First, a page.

Once you’ve been touched by the hand of (the funk) god, you’re pretty much fast-tracked along the path to some kind of greatness. This is exactly what happened to a teenage Tony Cook in 1973, after James Brown saw him playing at block party in his hometown of Augusta, Georgia. The stern bandmaster and Godfather Of Soul quietly picked him as a winner and kept the whippersnapper tucked away in the back of his mind. Three years later, he still hadn’t forgotten Cook and made the young drummer a member of the J.B.s—a position he held until Brown’s death in 2006. In addition to acting as the backbone of Brown’s funky rhythms for 30 years, Cook blossomed into a solid artist on his own, which Back To Reality proves in the thickness of its grooves and the playful clarity of its vision.
While Cook’s release is thoroughly cohesive in sound, the collection of 10 songs is actually an anthology of the recordings he created between 1982 and 1986. It’s been pieced together thanks to Stones Throw founder Peanut Butter Wolf from songs that Cook wrote as side projects while working for Brooklyn-based Halfmoon Productions, the label that originally released his beat-heavy house rap number “On The Floor” (that also appears as the last track on this album) in 1984. This was a time when the popularity of disco was slowing, yet still had an obvious influence on the music being created. Back To Reality then naturally represents this post-disco era, bringing together the tight rhythms of funk that Cook slightly uncoils for his own purposes, with the melodic exuberance of disco.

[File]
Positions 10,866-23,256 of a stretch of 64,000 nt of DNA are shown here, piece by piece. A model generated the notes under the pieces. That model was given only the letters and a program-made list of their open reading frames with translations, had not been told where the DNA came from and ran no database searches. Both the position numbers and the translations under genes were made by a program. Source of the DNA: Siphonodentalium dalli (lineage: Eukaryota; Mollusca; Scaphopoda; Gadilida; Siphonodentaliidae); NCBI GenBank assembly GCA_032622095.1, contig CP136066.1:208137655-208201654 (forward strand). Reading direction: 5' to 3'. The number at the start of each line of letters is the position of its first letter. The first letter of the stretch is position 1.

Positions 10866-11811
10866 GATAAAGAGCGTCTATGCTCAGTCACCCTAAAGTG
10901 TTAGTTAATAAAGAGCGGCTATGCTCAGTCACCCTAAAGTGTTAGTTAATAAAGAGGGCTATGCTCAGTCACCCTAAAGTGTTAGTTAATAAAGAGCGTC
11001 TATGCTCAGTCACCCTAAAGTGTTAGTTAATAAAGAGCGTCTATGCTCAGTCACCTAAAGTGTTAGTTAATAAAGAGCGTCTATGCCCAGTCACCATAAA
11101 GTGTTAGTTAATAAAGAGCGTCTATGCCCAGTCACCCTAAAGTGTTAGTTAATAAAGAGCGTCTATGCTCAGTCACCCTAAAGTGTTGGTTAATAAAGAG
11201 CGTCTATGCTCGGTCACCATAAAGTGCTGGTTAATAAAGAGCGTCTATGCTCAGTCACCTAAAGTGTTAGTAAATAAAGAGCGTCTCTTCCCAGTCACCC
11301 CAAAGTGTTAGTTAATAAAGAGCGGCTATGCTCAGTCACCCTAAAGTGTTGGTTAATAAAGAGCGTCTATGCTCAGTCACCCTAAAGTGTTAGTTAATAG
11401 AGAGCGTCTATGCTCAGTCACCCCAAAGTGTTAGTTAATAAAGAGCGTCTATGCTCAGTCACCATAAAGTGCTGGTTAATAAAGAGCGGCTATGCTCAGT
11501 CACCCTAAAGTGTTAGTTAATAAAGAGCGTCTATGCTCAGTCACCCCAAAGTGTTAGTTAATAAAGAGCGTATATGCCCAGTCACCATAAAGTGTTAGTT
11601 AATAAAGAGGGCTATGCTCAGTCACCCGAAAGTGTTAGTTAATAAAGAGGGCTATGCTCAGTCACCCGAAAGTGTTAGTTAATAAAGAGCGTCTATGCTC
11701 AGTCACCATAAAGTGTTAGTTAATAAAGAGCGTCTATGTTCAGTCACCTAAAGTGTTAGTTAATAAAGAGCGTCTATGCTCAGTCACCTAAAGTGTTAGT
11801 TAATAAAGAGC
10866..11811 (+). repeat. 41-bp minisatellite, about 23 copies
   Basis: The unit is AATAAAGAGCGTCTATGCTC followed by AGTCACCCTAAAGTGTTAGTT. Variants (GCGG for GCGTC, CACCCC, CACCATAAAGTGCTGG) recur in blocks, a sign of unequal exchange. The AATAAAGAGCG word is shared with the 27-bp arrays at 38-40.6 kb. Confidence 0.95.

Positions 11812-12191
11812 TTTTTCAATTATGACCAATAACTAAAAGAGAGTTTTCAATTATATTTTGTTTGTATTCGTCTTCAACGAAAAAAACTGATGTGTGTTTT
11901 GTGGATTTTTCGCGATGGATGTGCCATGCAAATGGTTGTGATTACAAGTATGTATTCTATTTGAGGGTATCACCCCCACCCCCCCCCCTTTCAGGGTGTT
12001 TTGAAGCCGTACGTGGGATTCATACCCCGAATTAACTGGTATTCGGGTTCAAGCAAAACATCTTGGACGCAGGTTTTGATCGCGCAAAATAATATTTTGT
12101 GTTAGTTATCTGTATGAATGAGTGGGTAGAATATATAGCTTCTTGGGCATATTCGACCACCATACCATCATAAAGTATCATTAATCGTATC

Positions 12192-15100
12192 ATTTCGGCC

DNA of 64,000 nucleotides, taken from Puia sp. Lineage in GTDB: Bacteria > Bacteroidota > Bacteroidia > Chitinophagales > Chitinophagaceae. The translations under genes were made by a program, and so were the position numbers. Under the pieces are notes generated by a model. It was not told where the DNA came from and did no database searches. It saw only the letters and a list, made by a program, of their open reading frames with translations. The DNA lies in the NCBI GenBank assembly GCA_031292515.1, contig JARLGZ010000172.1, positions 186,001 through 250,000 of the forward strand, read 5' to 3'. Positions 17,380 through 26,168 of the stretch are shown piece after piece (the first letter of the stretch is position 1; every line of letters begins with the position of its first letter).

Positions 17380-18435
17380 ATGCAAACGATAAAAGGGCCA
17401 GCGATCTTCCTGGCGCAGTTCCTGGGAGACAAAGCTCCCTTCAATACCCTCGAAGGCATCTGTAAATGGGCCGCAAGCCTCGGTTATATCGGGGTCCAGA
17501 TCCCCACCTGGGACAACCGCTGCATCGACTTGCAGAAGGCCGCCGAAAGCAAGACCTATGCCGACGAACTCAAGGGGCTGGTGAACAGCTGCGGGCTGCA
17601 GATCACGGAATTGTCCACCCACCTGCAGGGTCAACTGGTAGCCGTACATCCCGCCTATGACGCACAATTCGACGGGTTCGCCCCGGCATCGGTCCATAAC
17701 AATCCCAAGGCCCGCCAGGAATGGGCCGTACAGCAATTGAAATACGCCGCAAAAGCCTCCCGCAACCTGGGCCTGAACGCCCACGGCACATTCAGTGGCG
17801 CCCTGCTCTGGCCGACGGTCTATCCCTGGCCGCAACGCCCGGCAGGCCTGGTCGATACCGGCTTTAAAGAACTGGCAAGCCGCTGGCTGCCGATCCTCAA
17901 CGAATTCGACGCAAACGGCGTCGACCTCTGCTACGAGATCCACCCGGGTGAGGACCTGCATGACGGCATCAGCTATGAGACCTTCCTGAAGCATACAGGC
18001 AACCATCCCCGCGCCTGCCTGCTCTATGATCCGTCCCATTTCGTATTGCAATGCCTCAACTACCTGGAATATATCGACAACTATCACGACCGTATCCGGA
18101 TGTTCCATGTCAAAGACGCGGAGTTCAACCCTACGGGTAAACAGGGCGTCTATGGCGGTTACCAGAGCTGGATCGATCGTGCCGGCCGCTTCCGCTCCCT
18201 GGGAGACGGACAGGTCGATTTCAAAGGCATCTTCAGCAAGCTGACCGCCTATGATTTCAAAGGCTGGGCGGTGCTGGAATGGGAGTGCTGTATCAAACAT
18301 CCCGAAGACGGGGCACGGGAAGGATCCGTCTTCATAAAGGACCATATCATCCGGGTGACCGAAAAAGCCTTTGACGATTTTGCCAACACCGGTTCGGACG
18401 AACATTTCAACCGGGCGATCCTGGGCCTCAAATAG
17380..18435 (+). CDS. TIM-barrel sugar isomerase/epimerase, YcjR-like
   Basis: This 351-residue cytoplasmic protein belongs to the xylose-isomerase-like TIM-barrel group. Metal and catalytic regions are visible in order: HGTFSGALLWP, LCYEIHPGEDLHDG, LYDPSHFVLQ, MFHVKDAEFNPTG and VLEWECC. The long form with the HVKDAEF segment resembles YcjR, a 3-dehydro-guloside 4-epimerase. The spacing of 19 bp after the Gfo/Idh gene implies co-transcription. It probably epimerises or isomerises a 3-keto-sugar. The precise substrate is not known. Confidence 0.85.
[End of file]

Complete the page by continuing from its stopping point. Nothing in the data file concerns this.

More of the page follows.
The extended breakdowns that permeate through what became house music are muted by a smoldering cool, and Cook keeps things relatively short and unlaced. It’s the boogie sentiment however that seems to be Back To Reality’s strongest and most overwhelming feature, creating an almost violently joyful body of work. Additionally, the sing-song vocal style of early rap that appears on tracks like the self-explanatory-titled “The Rap” reminds listeners that these songs are OG ’80s cuts. While artists such as Dâm-Funk (who actually sings on “What’s On Your Mind”), Onra and Krystal Klear resurrect this sound some 20 odd years later, Back To Reality establishes that Tony Cook was, and still is, the real thing.